This song is from Joy’s recently released album earlier this month, and it has quickly become a new favorite. The song is about an everlasting type of love – the kind that sticks around through thick and thin. The lyrics are so powerful, and remind me of the type of love that I continuously receive from special people in my life and that I hope to give back in return.
By My Side
Sink Or Swim
If I Die
Ever By My Side”
4. Give A Little
This is another song off of her new album, and the lyrics are sooo relatable. For years, Joy has been engaged in social change campaigns, so I could see how this song ties into the work community engagement that she does alongside her music. Here’s a short excerpt:
“Honestly I’m A Little Nervous
Not Practiced Or Polished Or Perfect
But Maybe We Can Trade Anxieties
I’ll Talk To You If You Will Talk To Me
Won’t You Love A Little (x3)
Won’t You Love (x3).”
Something else that really stands out to me in this song is the instrumentals. One can hear an accordion playing in the background, which gives the song a quintessential French vibe such as that of classics sung by the likes of Charles Aznavour or Georges Moustaki. She performed this song during her album launch in DC this past weekend, and I love how she encouraged everyone in the audience to clap and sing along.
5. I Don’t Know Anything
This song, another one from her most recent album, actually reminds me of Bez’s ‘The Good, The Bad, The Ugly’ where we’re made to focus on ourselves instead of others and realize that we’re not better than anyone else:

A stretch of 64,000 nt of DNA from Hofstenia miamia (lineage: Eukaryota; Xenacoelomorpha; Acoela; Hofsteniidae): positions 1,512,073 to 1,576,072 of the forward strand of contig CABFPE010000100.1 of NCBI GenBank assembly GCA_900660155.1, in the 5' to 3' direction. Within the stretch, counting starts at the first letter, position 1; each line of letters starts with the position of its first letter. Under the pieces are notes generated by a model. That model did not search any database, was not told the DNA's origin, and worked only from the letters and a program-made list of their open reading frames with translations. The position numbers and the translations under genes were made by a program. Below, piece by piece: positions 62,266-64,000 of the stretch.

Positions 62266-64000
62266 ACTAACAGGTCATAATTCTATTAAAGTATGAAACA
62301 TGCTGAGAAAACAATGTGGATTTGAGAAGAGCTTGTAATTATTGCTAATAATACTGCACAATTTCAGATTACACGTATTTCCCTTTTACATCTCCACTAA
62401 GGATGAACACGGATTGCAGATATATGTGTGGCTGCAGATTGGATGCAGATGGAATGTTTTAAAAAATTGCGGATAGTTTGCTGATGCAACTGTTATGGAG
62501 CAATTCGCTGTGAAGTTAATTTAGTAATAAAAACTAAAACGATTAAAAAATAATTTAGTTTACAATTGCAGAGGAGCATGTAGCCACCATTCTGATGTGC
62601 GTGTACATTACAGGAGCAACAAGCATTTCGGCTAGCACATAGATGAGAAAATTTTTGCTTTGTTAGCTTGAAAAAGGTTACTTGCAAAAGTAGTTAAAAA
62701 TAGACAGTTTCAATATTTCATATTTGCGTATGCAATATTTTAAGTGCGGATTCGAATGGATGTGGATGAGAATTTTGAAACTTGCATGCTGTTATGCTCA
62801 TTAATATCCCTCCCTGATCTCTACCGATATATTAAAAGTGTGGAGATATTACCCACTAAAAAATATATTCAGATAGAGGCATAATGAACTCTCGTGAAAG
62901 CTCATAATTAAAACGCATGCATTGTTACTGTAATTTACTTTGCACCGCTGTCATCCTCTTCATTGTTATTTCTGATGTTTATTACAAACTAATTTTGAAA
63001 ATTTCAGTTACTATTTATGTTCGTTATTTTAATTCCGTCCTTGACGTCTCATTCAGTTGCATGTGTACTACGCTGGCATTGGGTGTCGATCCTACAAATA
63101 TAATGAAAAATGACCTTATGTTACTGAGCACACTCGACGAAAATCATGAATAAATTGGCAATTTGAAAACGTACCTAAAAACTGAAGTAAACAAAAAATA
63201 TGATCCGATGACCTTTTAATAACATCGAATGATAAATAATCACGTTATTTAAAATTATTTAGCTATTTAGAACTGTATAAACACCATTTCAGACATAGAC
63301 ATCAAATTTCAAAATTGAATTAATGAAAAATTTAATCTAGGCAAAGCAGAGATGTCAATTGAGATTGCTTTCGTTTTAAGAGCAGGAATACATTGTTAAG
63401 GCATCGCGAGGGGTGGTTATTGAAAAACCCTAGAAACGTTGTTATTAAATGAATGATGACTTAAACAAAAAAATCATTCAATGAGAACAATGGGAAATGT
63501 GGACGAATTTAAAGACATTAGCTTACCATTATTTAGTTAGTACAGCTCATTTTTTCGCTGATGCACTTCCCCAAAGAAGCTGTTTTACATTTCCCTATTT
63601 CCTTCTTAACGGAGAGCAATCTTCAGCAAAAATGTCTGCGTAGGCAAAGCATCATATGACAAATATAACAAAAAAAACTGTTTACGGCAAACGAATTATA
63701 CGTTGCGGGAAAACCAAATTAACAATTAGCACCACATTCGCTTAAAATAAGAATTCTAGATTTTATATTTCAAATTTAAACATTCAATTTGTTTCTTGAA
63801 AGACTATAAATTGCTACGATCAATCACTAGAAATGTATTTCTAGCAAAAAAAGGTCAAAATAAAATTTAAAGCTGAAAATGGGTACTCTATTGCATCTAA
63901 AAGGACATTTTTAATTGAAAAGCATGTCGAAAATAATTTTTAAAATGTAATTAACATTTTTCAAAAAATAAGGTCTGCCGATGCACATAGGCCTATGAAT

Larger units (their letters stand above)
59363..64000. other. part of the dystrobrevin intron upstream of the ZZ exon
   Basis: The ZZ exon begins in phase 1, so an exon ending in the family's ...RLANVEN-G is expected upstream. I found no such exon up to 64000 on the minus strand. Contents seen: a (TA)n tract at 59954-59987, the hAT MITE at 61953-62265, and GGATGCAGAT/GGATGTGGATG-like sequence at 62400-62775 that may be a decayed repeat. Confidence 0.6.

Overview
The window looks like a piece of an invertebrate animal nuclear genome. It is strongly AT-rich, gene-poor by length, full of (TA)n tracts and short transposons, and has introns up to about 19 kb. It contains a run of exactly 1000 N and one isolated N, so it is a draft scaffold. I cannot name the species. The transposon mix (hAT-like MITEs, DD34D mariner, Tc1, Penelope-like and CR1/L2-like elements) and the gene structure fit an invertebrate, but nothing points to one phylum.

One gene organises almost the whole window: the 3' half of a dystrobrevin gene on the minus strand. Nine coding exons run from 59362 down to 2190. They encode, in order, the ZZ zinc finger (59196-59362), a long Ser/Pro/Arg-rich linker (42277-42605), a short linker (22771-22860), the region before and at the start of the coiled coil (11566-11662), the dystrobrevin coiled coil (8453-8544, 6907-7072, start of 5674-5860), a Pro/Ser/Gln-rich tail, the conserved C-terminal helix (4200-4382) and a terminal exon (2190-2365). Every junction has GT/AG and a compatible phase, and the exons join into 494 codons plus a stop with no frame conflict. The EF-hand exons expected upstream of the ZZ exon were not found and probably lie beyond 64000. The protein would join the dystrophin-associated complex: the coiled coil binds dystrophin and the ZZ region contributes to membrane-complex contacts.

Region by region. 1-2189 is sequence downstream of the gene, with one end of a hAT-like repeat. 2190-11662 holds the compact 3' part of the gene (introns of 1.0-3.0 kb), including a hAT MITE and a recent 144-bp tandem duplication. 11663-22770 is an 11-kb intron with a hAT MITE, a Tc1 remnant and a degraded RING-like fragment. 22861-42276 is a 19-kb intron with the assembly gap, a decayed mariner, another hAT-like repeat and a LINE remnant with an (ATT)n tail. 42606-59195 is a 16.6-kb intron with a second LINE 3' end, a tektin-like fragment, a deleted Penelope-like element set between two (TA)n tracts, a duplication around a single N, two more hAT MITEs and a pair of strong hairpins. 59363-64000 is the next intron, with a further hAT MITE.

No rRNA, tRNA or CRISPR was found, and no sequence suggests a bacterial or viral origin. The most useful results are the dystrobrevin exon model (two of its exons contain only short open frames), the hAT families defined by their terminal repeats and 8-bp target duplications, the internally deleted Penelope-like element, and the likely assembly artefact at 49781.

“I Live My Life As Best As I Can
Try To Give Respect To Every Man
But That Don’t Make Better
I Thought That Made Me Better
I Don’t Know Anything.”
This is one of my all-time favorite Joy Ike and overall songs of life! ‘Happy’ is from her previous album – All Or Nothing. In this song, she goes through a list of people whom she hopes are happy with her and the life that she’s chosen to live. As a fellow Nigerian and first generation immigrant, I definitely relate to her wish to please her parents while also living her life for herself and outside of rigid cultural pressures and societal expectations. This is another song that I’ve seen Joy perform at all three shows, which I have attended over the years. I love artists who perform their songs differently from the album version, and Joy never disappoints! She is an excellent performer, and to be honest I prefer her live versions of her songs over the album edit. The way she performed this song this past weekend in DC was very jazz-inspired and gave it a new dimension. Y’all it actually blew my mind. Being able to see Ms. Ike in concert is always a joy (no pun intended), and I’m looking forward to the next time she’s in town. Until then, I’ll be listening to her albums on repeat, at least for the next couple weeks.
If you know Joy Ike, list your favorite song below in the comments. If you’re only hearing about her for the first time, no worries! Feel free to share your favorite artist(s) with me as I’m always on the lookout to add to my list of amazing artists.